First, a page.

The biggest issue was ‘shoehorning’ – yes really – all that stuff in, and not just the physical act of squishing it in there, but the fact that it really needed to be functional and easy to get to everything because, as I am sure those of you with children (especially teenagers) will appreciate, it is hard enough to get them to do any kind of clearing up as it is, let alone if there is any kind of hassle attached. We originally had a lovely old ‘merchant’s chest’ and each family member had one large drawer – lined with oilcloth – for their shoes and footwear and a small drawer for hats, scarves and gloves. This left a couple of drawers for Ruby’s pram blankets and other Baby bits and pieces. There was however, one member of the family who had far more than could ever fit in there (42 pairs of shoes at last count and 12 pairs of boots plus trainers and so on!) but that is a whole other story with a whole other cupboard and I don’t think we need to both shame and highlight that person do we?!
Out came my drawings and in came the start of a major search for containers/baskets/boxes which would bring my drawings to life. As always, the biggest problem was the measurements for all of these things had to be very precise and I knew it would, and indeed it did, take a lot of searching to find what I needed. Fortunately for me, and my family, especially Mr C, we are all very patient and as we have lived in chaos for what seems like forever, what is another few months between friends……….or family! The only problem was Mr Chandelier did constantly keep asking me for measurements as he wanted to know the exact location of the shelves and the rail so I did really need to find my ‘storage vessels’ so we could move forward.
Now you know how much I love Christmas and whilst on a visit to one of my local fabulous garden centres, I found these rather gorgeous faux fur baskets with leather type handles. My mind started ticking somewhat, actually it was almost exploding, and after being in there for hours – even little Ruby who loves looking at all the Christmas loveliness with me for ages was wanting to go home – therein began the start of what the garden centre genuinely thought was a major ‘faux fur fetish’. It started with I think, just one rectangular basket in two different sizes in a scrumptious grey/brown faux fur and ended with me going back there about 5 or 6 times, with an incredibly patient and helpful lady called Elllie phoning round other branches. I think I have now ended up with around 18 different fur baskets in different shapes and sizes and 2 colours (I know you’re thinking ‘fur fetish’ and I did wonder myself!) However, once they came home, they seemed to fill up ludicrously quickly and they started sneaking off to other rooms. Both ‘my girls’ have sweet little cream ones as laundry baskets – you see, you are starting to understand now aren’t you – they are really cute and extremely useful!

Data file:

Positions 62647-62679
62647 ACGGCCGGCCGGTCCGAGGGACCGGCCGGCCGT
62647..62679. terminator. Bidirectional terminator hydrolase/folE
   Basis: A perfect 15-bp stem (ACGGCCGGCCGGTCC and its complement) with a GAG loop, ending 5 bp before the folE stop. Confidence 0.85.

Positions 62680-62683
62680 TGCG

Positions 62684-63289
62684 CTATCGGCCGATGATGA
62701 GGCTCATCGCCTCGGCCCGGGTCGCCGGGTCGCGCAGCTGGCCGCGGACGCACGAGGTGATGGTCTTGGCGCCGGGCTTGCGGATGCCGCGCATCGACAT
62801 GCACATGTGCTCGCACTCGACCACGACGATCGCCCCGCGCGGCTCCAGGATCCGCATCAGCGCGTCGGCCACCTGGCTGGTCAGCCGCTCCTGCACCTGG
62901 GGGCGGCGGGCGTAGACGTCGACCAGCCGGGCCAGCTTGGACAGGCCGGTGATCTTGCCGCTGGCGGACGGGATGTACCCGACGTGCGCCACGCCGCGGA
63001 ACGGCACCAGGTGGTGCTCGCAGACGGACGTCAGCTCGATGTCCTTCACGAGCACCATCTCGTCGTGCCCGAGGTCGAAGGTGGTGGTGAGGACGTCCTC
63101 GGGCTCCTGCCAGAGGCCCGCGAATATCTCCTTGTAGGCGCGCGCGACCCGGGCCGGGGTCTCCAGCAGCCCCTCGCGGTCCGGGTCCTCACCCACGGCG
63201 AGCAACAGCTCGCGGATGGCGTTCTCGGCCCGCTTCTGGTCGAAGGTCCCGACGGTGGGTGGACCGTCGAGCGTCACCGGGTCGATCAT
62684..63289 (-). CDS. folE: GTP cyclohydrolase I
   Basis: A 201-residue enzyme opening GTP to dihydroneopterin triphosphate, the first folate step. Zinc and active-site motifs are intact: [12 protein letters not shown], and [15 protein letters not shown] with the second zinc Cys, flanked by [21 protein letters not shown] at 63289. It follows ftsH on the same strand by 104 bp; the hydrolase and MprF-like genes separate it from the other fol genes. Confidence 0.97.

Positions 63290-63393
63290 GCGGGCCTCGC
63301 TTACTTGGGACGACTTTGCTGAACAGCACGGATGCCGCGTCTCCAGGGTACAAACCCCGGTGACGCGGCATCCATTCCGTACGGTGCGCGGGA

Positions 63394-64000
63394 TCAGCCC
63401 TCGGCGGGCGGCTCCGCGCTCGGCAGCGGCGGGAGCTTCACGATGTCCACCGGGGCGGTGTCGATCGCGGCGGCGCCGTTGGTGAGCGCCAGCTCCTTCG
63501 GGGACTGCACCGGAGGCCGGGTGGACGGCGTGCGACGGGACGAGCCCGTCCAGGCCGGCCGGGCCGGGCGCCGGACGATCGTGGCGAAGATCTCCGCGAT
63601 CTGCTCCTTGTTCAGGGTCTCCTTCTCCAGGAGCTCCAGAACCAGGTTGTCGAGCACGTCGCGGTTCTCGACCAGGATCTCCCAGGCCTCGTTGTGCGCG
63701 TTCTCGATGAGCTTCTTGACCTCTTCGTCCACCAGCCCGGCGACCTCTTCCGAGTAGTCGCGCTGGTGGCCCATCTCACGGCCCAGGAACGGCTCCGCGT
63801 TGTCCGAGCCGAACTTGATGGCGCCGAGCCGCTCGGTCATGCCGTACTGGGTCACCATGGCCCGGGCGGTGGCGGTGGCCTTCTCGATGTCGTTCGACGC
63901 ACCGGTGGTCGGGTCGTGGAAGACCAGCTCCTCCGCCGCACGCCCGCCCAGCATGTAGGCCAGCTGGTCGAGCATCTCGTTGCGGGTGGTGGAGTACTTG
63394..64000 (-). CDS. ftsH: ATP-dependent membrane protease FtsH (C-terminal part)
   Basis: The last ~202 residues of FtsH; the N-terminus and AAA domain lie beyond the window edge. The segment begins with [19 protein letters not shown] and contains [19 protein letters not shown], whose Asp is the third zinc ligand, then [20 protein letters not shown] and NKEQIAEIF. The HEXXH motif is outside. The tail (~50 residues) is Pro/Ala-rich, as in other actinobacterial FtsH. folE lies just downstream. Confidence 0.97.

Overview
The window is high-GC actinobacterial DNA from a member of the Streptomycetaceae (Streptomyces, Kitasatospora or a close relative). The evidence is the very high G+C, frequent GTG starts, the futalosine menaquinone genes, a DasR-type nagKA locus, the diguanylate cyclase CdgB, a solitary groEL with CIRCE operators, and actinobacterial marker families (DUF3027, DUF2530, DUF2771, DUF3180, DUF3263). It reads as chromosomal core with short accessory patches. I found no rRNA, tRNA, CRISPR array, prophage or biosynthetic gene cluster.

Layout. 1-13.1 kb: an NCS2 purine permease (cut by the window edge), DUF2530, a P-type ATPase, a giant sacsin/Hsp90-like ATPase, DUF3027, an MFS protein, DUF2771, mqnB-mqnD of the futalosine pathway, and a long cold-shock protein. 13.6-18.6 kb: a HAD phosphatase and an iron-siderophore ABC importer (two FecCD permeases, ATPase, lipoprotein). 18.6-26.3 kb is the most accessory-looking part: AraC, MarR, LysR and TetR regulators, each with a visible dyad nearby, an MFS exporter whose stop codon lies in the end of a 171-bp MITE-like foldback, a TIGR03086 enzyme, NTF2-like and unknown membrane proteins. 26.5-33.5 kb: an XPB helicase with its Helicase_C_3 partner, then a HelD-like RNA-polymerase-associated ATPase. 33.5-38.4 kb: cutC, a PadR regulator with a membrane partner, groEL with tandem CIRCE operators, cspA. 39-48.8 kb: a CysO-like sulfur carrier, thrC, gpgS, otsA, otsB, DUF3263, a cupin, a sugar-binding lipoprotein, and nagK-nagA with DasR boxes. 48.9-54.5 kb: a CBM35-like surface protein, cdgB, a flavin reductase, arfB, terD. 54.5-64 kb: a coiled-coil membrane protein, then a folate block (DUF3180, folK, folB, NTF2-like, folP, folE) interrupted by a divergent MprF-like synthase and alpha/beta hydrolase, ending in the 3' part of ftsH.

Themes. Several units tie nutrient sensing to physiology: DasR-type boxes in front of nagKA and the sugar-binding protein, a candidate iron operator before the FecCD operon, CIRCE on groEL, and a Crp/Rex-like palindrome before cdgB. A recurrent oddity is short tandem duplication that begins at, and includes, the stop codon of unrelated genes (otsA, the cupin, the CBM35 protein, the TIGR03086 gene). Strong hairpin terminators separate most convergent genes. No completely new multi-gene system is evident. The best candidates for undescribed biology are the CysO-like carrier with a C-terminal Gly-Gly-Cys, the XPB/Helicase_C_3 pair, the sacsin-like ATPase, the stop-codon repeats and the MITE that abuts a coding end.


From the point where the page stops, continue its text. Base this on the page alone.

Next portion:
Fortunately, I could just about squish 5 large baskets in a row on the first bottom shelf. There is one for each person for hats, scarves and gloves and as each basket is so much bigger than the original small drawer we all had, they can also accommodate other garments such as waterproofs for Ruby’s outdoor wet play and so much more. The next shelf up then has Ruby’s ‘coat cardigans’ in one fur basket and her baby blankets in the other.
I now also have a Packing & Sending parcels Department, a Paper & carrier bag Department and an Outdoor Lantern & Tea light Department – I mean come on, is that cool or what? It just brings me such order to my frantic life when I need to mail something, or find a bag, although I do agree it is a tad spoilt to have an Outdoor Lantern & Tea Light Department but really, they do ‘need’ to go somewhere! As you can see, I can also fit the outdoor garden chair and bench cushions in there too which is just brilliant. I will probably move them up to the top shelf soon, now that Autumn has arrived, as they won’t be used until next spring. This means that the Packing Department can come down and with Christmas rapidly approaching, this makes more sense over winter.
This just left the final, but biggest hurdle – what to do with all the shoes? I had always thought, even before the cupboard was built, that the ‘Drona’ boxes you can see sitting on the floor would be perfect, but quickly realised that because in due course we plan to put doors on our cupboard, the frame would be in the way and not allow me to have the 5 boxes for each family member that I needed. Although they would just squish in, they would be a nightmare to manoeuvre in and out to get to the shoes.